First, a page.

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Caring for Yourself (Try Again)

Gretchen Heuring | 12.15.08


"Caregivers are told all the time that they must look after themselves. But in my experience knowing what you should do doesn’t mean you can actually do it. How do you carve out time for yourself if you have a job and/or children? And how can you use that time most restoratively?"


Jane Gross asks this question in her New York Times blog, The New Old Age. We know you have heard this before: Take care of yourself. It's truly hard to do when a beloved elder needs you to be there. When you have your own family, guilt comes from all directions.


When my mother became very ill, I lived thousands of miles away, had a very demanding job with lots of responsibility, and a family of my own. I flew to be there during her surgery, visiting with her when she was able, and spending some good quality time with my worried dad. It helped to know that my brothers lived nearby, though they were very busy running the small business they had taken over from my parents.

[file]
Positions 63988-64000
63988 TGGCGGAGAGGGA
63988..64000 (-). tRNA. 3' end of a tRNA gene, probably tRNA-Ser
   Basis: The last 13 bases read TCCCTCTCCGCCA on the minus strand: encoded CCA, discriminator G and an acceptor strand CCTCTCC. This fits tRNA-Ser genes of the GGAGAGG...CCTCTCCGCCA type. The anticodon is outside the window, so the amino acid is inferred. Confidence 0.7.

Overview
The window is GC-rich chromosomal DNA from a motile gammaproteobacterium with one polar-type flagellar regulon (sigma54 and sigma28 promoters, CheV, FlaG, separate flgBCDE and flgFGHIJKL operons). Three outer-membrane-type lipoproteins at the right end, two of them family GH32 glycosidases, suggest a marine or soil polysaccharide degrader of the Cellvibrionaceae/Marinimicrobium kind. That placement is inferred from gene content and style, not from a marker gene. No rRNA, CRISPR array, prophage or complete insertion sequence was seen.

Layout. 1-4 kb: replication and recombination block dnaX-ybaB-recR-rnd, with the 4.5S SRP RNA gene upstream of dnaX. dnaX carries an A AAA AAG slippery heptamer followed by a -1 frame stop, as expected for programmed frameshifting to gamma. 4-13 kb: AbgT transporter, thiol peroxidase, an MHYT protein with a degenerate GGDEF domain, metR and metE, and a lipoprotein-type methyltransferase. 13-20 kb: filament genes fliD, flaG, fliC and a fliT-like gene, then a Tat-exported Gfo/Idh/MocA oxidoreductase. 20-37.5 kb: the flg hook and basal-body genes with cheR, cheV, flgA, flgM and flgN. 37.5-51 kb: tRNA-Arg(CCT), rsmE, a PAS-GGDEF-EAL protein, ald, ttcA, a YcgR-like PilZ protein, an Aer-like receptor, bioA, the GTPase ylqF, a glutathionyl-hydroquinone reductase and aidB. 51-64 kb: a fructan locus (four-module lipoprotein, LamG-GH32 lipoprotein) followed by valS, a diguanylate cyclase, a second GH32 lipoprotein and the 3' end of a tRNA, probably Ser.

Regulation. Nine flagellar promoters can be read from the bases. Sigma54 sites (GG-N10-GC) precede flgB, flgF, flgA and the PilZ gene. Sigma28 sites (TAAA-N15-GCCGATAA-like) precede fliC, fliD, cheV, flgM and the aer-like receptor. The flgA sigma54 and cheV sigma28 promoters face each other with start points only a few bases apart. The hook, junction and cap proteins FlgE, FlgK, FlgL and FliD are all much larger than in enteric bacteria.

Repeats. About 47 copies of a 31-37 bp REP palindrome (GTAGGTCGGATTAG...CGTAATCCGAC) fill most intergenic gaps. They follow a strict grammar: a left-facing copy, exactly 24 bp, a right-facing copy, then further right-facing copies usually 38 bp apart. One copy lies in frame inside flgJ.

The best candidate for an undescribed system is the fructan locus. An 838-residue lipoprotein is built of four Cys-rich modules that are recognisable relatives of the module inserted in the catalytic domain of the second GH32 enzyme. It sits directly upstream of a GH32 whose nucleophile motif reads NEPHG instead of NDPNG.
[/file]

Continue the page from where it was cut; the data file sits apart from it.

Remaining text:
There were many phone calls and I used up all my vacation time traveling to see her when she moved into nursing care and then back home again. Mom seemed to be feeling better and in good spirits. She laughed often and told me her favorite stories. I sent gifts, a silk bed jacket, books, nail polish.


Always, my dad seemed strong and healthy, in fact I didn't even think about his health. He was able to arrange for nursing care for mom at home and he told me that meant he could get away now and then to visit a buddy or help my brothers with the business.


My brother called me on my cell phone. "You'd better come." He said. My brother was never much for words. I was even farther away, traveling on business. Another day went by before I could make arrangements. I phoned my dad and the nurse, who answered the phone, just said he wasn't there and took a message. I had just spoken to my him a couple of days before and he told me then that things were fine.


My dad died. He had become completely exhausted caring for my mother. He came down with pneumonia and died. He never left her side or took time for himself. He didn't arrange for a nurse to stay at night, and he was right there whenever my mom needed him. He barely slept.


My story repeats itself across the landscape of spouses and children caring for sick loved ones. The caregiver needs to take care.